In March 2016, a police raid in Beirut rescued seventy-five Syrian refugee women from what became known as the largest sex trafficking network in the history of Lebanon. The story gained huge media attention as the women told horrifying stories about their abuse, but soon faded from headlines.
In response, American University of Beirut theater professor Sahar Assaf produced “No Demand No Supply: A Re-reading of Lebanon’s 2016 Sex Trafficking Scandal," a performance aimed at giving voice to the stories of the trafficked women. After several successful performances in Beirut and Athens, the play was invited to perform at the Between the Seas festival in New York on May 19, 2019. The play will also feature at the Shubbak festival in London in July 2019.
MEI's arts and culture program is delighted to host Sahar Assaf in conversation with Lyne Sneige, director of MEI's Arts and Culture program, about the development and impact of her play, as well as the growing role of theater in Lebanon and the region in addressing important socio-political issues.
Actress; assistant professor of theatre, American University of Beirut
Sahar Assaf is an actress and stage director and an assistant professor of theatre at the American University of Beirut. She recently co-established the AUB Theatre Initiative with playwright and English professor Robert Myers under which she translated and directed Garcia-Lorca’s Blood Wedding as a site-specific promenade performance and co-translated, co-directed and starred in Shakespeare’s King Lear at Al Madina Theater in Beirut, the first production of Shakespeare in Lebanese Arabic colloquial. She also recently conceived and directed Meen El Felten, a documentary play on rape and sexual assault in Lebanon as part of Abaad MENA campaign of 2018 and No Demand No Supply, a documentary play about sex trafficking in Lebanon in collaboration with Kafa NGO. Her credits as a director include Ab: Beit Byout (an adaptation of Tracy Letts’ August Osage County), Saadallah Wannous’ The Rape and Rituals of Signs and Transformations, Issam Mahfouz’s The Dictator, Watch Your Step, a site-specific performance about the Lebanese civil war and Ana Amel Ana Amela, a devised documentary theatre about the experience of janitors at AUB. Assaf is a member of Lincoln Center Director’s Lab in NYC (2014), a member of Director's Lab North in Toronto (2017), co-founder and artistic director of Directors Lab Mediterranean (2019) and a Fulbright alumnus with an MA in Theatre Studies from Central Washington University (2011).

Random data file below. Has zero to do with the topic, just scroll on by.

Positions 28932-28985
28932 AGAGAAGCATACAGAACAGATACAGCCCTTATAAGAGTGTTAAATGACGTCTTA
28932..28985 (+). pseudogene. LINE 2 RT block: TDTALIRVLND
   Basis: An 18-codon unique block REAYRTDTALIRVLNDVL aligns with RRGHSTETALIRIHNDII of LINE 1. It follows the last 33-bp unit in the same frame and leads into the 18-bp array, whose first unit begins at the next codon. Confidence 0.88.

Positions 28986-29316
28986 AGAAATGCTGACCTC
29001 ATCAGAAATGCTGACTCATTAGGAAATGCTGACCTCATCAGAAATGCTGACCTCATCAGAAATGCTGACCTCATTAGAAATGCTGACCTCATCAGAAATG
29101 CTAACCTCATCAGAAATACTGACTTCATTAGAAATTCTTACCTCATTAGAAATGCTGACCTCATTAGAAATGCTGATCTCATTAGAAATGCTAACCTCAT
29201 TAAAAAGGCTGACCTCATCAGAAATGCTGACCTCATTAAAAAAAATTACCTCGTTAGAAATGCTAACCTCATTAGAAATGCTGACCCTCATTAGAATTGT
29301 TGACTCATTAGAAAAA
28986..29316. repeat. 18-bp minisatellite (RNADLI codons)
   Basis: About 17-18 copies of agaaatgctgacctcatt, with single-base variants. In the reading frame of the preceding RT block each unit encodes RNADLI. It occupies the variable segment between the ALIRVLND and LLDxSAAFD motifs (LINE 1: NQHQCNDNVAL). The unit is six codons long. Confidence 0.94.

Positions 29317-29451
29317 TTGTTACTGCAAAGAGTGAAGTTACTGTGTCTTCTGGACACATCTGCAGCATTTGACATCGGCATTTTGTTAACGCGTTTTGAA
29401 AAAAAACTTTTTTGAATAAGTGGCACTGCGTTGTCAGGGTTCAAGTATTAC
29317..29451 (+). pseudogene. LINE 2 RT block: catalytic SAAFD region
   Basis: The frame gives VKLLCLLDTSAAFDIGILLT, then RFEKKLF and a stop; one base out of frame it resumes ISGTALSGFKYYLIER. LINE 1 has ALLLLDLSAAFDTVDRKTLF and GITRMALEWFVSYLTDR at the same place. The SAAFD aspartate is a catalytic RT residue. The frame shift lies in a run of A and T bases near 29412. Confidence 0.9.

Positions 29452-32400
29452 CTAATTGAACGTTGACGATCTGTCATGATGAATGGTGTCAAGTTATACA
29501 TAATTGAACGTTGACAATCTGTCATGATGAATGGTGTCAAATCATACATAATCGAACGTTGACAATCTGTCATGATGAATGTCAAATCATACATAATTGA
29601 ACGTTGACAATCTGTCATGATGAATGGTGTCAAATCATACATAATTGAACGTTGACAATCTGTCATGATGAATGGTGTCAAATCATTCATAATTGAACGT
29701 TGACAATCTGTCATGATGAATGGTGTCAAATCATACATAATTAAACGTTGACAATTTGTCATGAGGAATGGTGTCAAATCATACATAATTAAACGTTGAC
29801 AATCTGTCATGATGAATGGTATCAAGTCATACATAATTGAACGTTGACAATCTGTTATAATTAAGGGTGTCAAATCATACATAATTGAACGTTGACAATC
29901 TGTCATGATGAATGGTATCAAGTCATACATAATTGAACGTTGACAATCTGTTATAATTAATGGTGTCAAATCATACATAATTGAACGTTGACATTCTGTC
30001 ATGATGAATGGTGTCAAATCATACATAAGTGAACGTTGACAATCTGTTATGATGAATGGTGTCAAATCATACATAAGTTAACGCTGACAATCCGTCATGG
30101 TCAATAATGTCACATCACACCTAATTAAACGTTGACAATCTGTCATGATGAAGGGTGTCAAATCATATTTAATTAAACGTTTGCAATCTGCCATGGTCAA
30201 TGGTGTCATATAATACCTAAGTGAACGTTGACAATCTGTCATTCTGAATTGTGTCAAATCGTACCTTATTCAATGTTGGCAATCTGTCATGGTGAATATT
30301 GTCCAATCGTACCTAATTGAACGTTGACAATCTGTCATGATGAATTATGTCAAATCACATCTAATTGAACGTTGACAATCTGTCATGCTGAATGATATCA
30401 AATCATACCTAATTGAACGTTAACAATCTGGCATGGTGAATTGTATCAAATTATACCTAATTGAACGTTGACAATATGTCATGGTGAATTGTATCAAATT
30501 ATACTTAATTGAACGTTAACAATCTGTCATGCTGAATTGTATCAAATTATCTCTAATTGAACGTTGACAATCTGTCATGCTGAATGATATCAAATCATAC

Director, Arts and Culture program, MEI
Lyne Sneige is currently the director of the Arts & Culture Program at MEI in Washington, D.C. She has over 15 years of experience in international development in the Middle East. Before joining MEI, Sneige was deputy director Lebanon and regional projects manager for Arts and Culture for the Middle East at the British Council operating out of Beirut. She has extensive experience in strategy and planning as well as project management, and has many years of experience in the arts and culture scene in Lebanon and throughout the Middle East. Sneige is a strong advocate of the important role that artists play in their societies. Sneige is a Salzburg Global Seminar fellow, a nominator to the Art Jameel Prize, an international award for contemporary art and design inspired by Islamic tradition organized in collaboration with the Victoria and Albert Museum in London, a nominator to the newly established Agha Khan Music Awards and an advisor to the educational and outreach program of the Beirut Museum of Art (BeMA) that is set to open in 2023. She sits on the selection committee of the Beirut Art Fair and is a board member of Action for Hope, a Beirut based NGO that provides cultural relief and cultural development programs to meet the social, cultural and psychological needs of distressed and displaced communities.